‘We don’t know if rotation will happen’ says FM amid political tension

Ashkenazi was speaking in the wake of the resignation of Tourism Minister Asaf Zamir on Friday.

Israel's new Foreign Minister Gabi Ashkenazi (photo credit: MIRIAM ALSTER/FLASH90)
Israel's new Foreign Minister Gabi Ashkenazi
(photo credit: MIRIAM ALSTER/FLASH90)
Amid mounting political instability and the resignation of a government minister over the prime minister’s handling of the COVID-19 crisis, Foreign Minister Gabi Ashkenazi said threats by the premier about elections were a threat to the public, not the Blue and White party.
Ashkenazi was speaking following the resignation of Tourism Minister Asaf Zamir on Friday, who said again Saturday night that the coronavirus epidemic in Israel could not be resolved until Prime Minister Benjamin Netanyahu leaves office because of his focus on political concerns.
Speaking on the Channel 12 Meet the Press program Saturday night, Ashkenazi said he did not know if, due to the severe political tension between Netanyahu’s Likud party and Blue and White if party leader and Alternate Prime Minister Benny Gantz would actually get to take over as prime minister next year, as stipulated in the rotation clause of the coalition agreement.
“If we feel that we can no longer influence [matters] that is a red line,” said Ashkenazi.
“If Netanyahu wants elections that is not a threat against us, it is a threat against the public, he continued in reference to the severe health crisis the country is experiencing, and accusing Netanyahu of acting against political unity.
“We don’t know what will happen in another month or two, I don't know if the rotation will happen, and don’t know what to answer.”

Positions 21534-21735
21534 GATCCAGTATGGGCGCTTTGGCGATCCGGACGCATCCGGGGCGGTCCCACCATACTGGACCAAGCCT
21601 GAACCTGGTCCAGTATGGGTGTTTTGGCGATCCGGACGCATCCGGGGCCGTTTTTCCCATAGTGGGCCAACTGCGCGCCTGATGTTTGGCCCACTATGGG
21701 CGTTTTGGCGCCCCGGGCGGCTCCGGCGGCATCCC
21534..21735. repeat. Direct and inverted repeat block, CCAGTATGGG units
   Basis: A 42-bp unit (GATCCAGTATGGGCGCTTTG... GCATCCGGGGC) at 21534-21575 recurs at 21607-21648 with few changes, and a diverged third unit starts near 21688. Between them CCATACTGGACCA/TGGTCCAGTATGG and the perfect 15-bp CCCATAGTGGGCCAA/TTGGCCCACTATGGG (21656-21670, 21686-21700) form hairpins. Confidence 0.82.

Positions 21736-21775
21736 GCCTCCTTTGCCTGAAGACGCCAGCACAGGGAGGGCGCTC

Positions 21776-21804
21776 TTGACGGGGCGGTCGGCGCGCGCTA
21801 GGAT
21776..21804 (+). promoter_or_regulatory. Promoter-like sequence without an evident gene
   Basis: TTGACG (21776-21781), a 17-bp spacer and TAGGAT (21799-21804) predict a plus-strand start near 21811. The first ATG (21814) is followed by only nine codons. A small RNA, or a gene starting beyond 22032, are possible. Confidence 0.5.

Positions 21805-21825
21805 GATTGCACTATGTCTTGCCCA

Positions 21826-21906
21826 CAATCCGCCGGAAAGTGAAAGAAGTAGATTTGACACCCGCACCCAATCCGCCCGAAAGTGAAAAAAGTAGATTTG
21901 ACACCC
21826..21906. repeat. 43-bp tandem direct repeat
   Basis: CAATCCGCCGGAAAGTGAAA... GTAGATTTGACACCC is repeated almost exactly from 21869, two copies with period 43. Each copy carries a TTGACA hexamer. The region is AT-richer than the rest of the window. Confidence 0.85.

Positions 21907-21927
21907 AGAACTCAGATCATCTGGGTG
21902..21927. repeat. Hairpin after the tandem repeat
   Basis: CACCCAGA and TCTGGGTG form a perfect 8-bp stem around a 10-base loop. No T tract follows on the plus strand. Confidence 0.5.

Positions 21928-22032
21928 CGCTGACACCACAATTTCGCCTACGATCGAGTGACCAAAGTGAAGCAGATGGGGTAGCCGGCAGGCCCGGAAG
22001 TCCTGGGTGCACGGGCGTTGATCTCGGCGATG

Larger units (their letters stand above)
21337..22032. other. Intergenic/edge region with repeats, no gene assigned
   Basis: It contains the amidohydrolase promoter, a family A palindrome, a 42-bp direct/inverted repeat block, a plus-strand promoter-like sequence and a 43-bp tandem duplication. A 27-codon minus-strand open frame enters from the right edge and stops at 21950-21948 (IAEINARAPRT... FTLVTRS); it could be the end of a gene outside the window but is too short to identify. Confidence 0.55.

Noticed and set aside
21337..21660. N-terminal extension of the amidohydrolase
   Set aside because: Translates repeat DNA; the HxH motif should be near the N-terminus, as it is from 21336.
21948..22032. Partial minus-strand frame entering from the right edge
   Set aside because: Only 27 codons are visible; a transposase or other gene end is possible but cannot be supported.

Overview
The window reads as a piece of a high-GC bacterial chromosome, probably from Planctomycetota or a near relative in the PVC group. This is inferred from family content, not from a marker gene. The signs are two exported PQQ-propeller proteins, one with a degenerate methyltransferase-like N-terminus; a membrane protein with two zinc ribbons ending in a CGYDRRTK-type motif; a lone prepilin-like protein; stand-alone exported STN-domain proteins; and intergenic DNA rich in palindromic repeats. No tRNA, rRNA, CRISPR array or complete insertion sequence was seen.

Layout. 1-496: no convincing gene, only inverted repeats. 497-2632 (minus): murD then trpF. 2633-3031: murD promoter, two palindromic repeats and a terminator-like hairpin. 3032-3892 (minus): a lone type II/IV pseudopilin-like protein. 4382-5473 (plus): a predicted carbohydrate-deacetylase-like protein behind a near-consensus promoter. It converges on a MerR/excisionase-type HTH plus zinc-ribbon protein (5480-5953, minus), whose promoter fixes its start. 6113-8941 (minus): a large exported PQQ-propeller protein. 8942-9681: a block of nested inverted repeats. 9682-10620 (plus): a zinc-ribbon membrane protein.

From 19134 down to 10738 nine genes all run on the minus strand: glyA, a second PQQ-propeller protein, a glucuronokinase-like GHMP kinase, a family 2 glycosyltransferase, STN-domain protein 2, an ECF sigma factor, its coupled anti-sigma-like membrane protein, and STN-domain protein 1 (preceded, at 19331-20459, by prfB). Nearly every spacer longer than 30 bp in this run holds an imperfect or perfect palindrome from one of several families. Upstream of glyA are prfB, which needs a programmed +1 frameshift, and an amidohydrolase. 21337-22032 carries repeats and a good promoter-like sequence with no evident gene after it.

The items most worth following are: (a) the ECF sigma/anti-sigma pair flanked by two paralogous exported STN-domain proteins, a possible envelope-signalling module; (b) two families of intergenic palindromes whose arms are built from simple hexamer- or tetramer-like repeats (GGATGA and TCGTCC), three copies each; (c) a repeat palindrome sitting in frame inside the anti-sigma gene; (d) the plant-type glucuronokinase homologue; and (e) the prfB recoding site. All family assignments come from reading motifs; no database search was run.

The foreign minister also defended his party’s decision to advance the appointment process for a new state attorney and to seek to advance the appointment of a new chief of police despite Netanyahu’s opposition to this process without a joint committee.
Gantz issued a statement on Friday saying he had told Justice Minister Avi Nissenkorn to start the appointment process for the state attorney and said his party would advance the process for a new police chief, who is appointed by the minister for internal security, currently Netanyahu ally Amir Ohana.
Gantz said he was doing so because of “the lack of stability” and the “lack of control” in the management of the coronavirus “requires the restoration of government order.”
The Blue and White leader said he had accepted Zamir’s resignation with “understanding and pain,” and appeared to agree with the outgoing minister’s sentiment towards the prime minister when saying that the public’s crisis of confidence in the government was due to “a real concern stemming from the fact that dealing with political concerns is trumping concern for public health and livelihoods of millions of homes who are trembling over their fate and work.”
Speaking on Channel 13 on Saturday night, Zamir said Netanyahu was responsible for “90 percent of the problems and failures” in dealing with the COVID-19 crisis, and was “responsible for the failure in which we don’t have a budget, [and] responsible for the state of the health system after a decade of budgetary neglect.”
Zamir said of Netanyahu that “despite the fact the whole country is on fire, and internal [medicine] wards are collapsing, and businesses cannot make ends meet, the majority of the time he is dealing with the protests against him.”